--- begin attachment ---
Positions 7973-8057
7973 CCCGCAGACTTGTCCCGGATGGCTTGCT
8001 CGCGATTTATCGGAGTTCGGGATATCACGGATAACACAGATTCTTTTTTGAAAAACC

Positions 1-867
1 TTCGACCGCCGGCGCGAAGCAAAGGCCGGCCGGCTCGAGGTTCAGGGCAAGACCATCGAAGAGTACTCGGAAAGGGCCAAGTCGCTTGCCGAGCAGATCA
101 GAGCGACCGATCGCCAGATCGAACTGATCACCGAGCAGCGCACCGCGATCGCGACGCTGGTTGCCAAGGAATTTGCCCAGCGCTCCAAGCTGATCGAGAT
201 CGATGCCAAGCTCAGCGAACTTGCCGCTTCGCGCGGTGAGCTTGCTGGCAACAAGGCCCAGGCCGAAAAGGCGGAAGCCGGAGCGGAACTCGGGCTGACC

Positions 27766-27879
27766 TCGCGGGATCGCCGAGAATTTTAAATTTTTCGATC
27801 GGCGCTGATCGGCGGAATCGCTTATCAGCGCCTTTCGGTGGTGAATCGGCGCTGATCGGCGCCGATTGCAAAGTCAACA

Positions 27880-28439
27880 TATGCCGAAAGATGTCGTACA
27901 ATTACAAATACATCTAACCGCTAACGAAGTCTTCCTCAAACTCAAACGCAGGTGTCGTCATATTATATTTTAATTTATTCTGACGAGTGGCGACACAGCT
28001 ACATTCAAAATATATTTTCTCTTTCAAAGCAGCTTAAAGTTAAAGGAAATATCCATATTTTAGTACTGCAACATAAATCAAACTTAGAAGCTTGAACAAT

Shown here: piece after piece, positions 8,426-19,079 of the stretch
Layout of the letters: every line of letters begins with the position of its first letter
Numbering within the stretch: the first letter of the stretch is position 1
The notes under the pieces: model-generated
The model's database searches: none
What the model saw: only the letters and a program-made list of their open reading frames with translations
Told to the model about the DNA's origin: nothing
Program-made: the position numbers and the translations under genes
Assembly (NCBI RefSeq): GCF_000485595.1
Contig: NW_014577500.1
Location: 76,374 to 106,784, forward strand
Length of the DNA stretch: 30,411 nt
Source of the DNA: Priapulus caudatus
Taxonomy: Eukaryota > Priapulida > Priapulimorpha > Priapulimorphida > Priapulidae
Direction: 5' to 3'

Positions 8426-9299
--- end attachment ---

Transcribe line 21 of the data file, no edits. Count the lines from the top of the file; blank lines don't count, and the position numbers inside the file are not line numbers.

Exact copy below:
Told to the model about the DNA's origin: nothing